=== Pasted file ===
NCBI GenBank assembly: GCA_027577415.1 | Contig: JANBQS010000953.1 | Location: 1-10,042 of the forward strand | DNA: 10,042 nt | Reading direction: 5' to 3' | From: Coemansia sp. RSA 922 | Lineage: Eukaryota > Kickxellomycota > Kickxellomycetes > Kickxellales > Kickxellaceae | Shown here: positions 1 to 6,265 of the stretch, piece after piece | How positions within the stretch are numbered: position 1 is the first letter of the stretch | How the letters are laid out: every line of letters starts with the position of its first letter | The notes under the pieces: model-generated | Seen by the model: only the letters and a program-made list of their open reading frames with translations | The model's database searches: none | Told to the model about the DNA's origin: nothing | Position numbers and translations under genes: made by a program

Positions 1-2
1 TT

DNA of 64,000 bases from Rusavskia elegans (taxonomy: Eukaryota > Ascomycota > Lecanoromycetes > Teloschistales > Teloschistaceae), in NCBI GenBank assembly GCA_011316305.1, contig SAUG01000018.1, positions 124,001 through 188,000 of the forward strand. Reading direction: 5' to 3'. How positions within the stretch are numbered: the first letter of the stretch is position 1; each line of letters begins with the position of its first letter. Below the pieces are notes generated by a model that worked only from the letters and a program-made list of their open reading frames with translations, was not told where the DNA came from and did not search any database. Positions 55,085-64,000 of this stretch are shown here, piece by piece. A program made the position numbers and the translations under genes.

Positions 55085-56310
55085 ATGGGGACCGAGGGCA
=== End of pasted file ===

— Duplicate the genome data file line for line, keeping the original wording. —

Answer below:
NCBI GenBank assembly: GCA_027577415.1 | Contig: JANBQS010000953.1 | Location: 1-10,042 of the forward strand | DNA: 10,042 nt | Reading direction: 5' to 3' | From: Coemansia sp. RSA 922 | Lineage: Eukaryota > Kickxellomycota > Kickxellomycetes > Kickxellales > Kickxellaceae | Shown here: positions 1 to 6,265 of the stretch, piece after piece | How positions within the stretch are numbered: position 1 is the first letter of the stretch | How the letters are laid out: every line of letters starts with the position of its first letter | The notes under the pieces: model-generated | Seen by the model: only the letters and a program-made list of their open reading frames with translations | The model's database searches: none | Told to the model about the DNA's origin: nothing | Position numbers and translations under genes: made by a program

Positions 1-2
1 TT

DNA of 64,000 bases from Rusavskia elegans (taxonomy: Eukaryota > Ascomycota > Lecanoromycetes > Teloschistales > Teloschistaceae), in NCBI GenBank assembly GCA_011316305.1, contig SAUG01000018.1, positions 124,001 through 188,000 of the forward strand. Reading direction: 5' to 3'. How positions within the stretch are numbered: the first letter of the stretch is position 1; each line of letters begins with the position of its first letter. Below the pieces are notes generated by a model that worked only from the letters and a program-made list of their open reading frames with translations, was not told where the DNA came from and did not search any database. Positions 55,085-64,000 of this stretch are shown here, piece by piece. A program made the position numbers and the translations under genes.

Positions 55085-56310
55085 ATGGGGACCGAGGGCA